Latest Blog Posts

by Brice Ezell

5 May 2015

Pop-savvy musical minds  from fun. and Orchestral Manoeuvres in the Dark (OMD) come together in this contribution to the new Jack Black comedy The D Train.

Andy McCluskey (OMD), Rob Kroehler (Ladylike), Jack Antonoff (fun.) and Andrew Dost (fun.) have formed a formidable pop collective for “A Million Stars”, a tune drenched in ‘80s sheen, which features on the soundtrack to the Jack Black and James Marsden comedy The D Train. McCluskey, Antonoff, and Dost harmonize together splendidly, no doubt due in part to the latter two’s proclivity for harmonized vocals in the music of fun. Above all else, though, it’s the stylistics of OMD that shine through most resoundingly on “A Million Stars”; both the chorus and the synths used throughout the tune are highly reminiscent of OMD’s most recent LP, 2013’s English Electric (which we here at PopMatters are big fans of).

In addition to his presence on “A Million Stars”, Dost is responsible for the original score to The D Train.

by Brice Ezell

5 May 2015

The jazzy guitar  stylings of Wes Montgomery have never sounded as good as they do on his latest compilation, In the Beginning.

Fortunately for fans of both Wes Montgomery and great jazz music, the 2012 release Echoes of Indiana Avenue won’t be the last set of undiscovered tunes by Montgomery to grace the world. That LP is being followed up now by in the Beginning, a two-disc compilation that spans the year 1949 to 1958. Of the many features in this voluminous set, five tunes in particular stand out, each of which have been languishing in Sony Music Entertainment’s vaults for upwards of 60 years.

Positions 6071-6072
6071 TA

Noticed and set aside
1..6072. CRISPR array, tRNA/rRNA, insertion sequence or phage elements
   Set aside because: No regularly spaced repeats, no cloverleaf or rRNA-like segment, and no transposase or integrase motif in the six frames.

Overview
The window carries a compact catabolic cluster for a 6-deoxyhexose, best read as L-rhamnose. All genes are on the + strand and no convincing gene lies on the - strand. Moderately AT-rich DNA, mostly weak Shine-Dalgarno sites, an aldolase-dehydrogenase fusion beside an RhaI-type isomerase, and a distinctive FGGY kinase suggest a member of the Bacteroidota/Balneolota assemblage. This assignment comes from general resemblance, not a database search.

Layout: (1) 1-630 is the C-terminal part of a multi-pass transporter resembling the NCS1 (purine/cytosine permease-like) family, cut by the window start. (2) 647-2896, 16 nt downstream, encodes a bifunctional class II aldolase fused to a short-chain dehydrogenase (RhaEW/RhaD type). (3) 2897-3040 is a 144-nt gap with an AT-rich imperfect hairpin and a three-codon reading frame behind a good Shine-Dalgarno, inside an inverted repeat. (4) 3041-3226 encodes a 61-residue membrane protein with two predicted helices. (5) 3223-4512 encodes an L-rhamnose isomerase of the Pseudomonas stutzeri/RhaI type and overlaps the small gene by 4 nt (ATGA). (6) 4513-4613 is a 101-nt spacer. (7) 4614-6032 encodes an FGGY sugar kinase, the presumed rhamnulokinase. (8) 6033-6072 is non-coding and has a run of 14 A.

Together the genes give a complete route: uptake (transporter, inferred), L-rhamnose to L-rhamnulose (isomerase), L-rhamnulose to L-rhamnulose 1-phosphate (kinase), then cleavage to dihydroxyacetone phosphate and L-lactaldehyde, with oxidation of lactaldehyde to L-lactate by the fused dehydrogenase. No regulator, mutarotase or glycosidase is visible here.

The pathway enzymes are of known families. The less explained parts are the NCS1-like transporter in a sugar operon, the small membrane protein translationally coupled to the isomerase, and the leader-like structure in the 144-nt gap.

“Far Wes”, which you can here exclusively below, is one such discovery. Taken from a 1955 recording session at New York City’s Columbia Studios (where Miles Davis would later record Kind of Blue), the song is produced by the now reputable Quincy Jones, then an up-and-coming producer. At the end of “Far Wes”, you can hear recording engineer Frank Laico call out, “Quincy, there’s a call for you!”

by Grace Lichtenstein

5 May 2015

The language and  dialogue in his latest novel, The Whites, gives away his identity -- and that's a good thing.

After reading The Whites “by Richard Price writing as Harry Brandt” the big question I had was: why the awkward authorial byline? In interviews, Price said he wanted to try his hand at a straight-ahead crime novel, as opposed to his works that make greater sociological statements like Clockers or Lush Life. But The Whites certainly achieves the higher-than-just-police-stuff standard Price has always set for himself.

by Brice Ezell

5 May 2015

After a 16-year  hiatus from New York City stages, Blur came back to Brooklyn with a new album in tow, the much-acclaimed The Magic Whip.

In his 7 out of 10 PopMatters review of Blur’s “comeback” album The Magic Whip, their first since 2003’s Think Tank, Evan Sawdey writes, “All The Magic Whip tries to be is nothing more than the band in their purest form, deprived of all commercial considerations so that their eccentricities are all that remains. Well, guess what, boys? Mission accomplished.”

by Brice Ezell

5 May 2015

World music comes  together in Williamsburg in the latest album by Brooklyn Gypsies, Sin Fronteras: "Without Borders".

The all-too-easy to make generalization about the state of the Brooklyn music scene in 2015 is that it’s comprised of a bunch of white guy-led indie bands all trying to out-falsetto Thom Yorke. However, like any music scene, such sweeping generalizations don’t fully encompass the diversity of musical exploration that one can find if he really digs beneath the surface. Enter: Brooklyn Gypsies.

//Blogs

Why Novelist Richard Price Doesn't Need a Pseudonym

// Re:Print

"The language and dialogue in his latest novel, The Whites, gives away his identity -- and that's a good thing.

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